Hand-carved LovespoonWelsh Otter
Available to order with 3 working day delivery in the UK.
Imagine you are a young Welsh man in the 17th Century and you really have your eye on a certain someone. What do you give them? A lovespoon of course! Made by your own hands if possible.
We fell in love with these spoons at first sight. Each has been intricately carved by hand from locally sourced hardwood, and features a heart design.
- Each is unique - featuring a slightly different design round the theme of hearts, symbolising love, affection, and love returned
- Made by master maker Sion Llewellyn in South Wales
- Care is taken to ensure the precise intricate carving and polishing is of the highest standard
- Each spoon has a wonderfully smooth, tactile feel
- A beautiful piece of Welsh heritage evolved from a centuries-old tradition
- Choose from a light or dark wood (either lime or walnut). Design will be selected at random.
- Gift boxed for a perfect present
- Delivery: Please allow three working days
About the maker: Sion Llewellyn made his first love spoon in when he was twelve and gave it to his mother. Since then - he hasn't stopped; turning a hobby into a full time job ten years ago. He now works from Bridgend, South Wales, to produce his fantastic collection of spoons. His work is sent around the world and is also exhibited at The Museum of Welsh Life in Fagan's, Cardiff.
The history of love spoons:
The custom of making and giving of lovespoons originated in Wales as early as the Seventeenth Century.
The lovespoon developed from a kitchen utensil known as a 'Cawl' spoon. This was a ladle type spoon with a long curved handle and a deep oval shaped bowl, usually made from sycamore wood. The main function of the spoon was to serve the 'Cawl' a type of broth or soup which would have been the main diet of the peasant folk of those times.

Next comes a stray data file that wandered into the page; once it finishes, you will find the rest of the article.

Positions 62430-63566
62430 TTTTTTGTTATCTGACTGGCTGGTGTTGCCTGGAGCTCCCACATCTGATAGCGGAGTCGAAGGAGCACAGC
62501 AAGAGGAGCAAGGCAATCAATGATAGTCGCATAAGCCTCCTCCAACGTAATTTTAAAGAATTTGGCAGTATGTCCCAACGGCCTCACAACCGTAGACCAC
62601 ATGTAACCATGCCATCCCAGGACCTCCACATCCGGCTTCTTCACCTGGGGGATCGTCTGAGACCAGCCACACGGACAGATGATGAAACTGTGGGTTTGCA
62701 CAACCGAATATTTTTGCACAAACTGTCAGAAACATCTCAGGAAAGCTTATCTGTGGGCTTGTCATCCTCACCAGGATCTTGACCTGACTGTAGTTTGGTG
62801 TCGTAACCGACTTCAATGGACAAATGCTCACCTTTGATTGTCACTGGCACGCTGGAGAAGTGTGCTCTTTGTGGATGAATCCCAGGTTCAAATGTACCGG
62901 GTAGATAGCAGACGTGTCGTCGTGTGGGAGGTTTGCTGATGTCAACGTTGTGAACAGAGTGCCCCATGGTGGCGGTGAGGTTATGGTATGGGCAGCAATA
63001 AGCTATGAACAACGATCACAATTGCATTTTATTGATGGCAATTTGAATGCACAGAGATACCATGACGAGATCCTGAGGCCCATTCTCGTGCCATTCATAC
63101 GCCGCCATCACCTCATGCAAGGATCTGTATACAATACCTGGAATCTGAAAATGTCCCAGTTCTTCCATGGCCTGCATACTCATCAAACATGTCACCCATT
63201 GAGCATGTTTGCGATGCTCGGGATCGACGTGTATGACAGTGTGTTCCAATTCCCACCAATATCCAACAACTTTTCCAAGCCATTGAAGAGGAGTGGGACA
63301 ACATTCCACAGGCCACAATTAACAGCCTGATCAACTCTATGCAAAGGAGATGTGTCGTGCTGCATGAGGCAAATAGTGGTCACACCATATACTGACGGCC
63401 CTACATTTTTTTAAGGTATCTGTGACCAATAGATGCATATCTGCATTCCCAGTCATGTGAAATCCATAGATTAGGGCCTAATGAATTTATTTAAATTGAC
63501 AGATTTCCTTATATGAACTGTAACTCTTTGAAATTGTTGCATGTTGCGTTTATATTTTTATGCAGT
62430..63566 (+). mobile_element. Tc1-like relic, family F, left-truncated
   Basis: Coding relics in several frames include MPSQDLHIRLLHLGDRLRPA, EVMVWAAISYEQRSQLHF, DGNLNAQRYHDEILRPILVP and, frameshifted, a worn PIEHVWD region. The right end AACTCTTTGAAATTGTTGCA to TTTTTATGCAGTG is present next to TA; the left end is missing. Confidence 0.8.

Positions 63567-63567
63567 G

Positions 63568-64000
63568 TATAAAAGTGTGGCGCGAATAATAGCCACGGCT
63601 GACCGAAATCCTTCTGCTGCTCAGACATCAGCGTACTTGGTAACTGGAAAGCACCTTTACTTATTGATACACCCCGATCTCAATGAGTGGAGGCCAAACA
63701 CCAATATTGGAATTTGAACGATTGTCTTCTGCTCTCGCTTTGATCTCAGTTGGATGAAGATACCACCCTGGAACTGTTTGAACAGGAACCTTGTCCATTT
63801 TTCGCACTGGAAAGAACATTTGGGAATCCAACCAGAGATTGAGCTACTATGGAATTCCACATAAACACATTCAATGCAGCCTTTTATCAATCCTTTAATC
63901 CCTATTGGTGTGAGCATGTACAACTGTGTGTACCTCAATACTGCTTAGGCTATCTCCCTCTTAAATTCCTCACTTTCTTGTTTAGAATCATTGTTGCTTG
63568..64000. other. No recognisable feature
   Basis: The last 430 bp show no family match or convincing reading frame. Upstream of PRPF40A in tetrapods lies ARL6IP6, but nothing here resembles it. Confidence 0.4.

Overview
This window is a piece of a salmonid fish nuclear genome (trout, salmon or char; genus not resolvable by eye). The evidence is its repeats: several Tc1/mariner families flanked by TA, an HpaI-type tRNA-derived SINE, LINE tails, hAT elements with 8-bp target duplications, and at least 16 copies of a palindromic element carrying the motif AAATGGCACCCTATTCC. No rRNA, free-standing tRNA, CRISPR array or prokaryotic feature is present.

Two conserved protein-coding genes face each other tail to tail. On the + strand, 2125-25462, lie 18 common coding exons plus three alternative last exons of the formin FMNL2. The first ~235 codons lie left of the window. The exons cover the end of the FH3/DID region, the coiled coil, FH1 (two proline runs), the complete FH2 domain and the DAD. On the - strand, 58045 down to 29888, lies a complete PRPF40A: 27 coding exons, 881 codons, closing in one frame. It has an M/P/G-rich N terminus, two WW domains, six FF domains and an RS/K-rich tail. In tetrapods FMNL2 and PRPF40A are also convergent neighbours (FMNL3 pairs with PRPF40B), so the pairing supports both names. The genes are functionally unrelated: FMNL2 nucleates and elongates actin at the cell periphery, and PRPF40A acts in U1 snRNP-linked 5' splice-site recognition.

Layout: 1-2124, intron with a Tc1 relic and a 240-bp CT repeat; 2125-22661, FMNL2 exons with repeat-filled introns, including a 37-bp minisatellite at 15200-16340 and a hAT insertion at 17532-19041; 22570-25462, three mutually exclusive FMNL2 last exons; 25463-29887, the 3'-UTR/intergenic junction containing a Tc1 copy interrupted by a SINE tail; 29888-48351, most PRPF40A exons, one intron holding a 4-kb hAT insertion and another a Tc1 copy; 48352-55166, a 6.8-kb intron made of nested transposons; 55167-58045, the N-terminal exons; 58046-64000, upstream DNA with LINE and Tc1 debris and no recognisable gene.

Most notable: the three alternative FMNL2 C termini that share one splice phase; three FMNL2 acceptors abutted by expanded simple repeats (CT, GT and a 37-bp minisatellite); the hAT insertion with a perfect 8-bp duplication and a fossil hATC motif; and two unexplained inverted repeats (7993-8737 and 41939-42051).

Early lovespoons showed little decoration except maybe for a simple heart to the handle. As time went on, the handle lost all of its resemblance to that of its culinary predecessor. The spoon now became a love token with much more elaborate carvings depicted including designs such as twisted stem, balls inside a cage, links and plenty of decorative fret work and chip carving.
The making and giving of lovespoons in those days was very much akin to how engagement rings are given today. The men folk would while away the long winter evenings whittling away at a Lovespoon with the girl of his fancy in mind. The presenting and acceptance of the Lovespoon was then taken as a betrothal of marriage. The intricacy of the carving showing the donors personality, dexterity and Love for the receiver. In addition demonstrating his skills that could be employed within the future marriage. It must be said that not all of the men folk had the necessary skills or patience to make such an elaborate gift and so would employ the services of a local craftsman, maybe a wheelwright, furniture maker or carpenter. They would then translate his feelings and express his love onto a Lovespoon to give to his chosen one.
Today Lovespoons are given for many different occasions such as Weddings, Anniversaries, and Birthdays or just as a memento of a pleasant stay in Wales.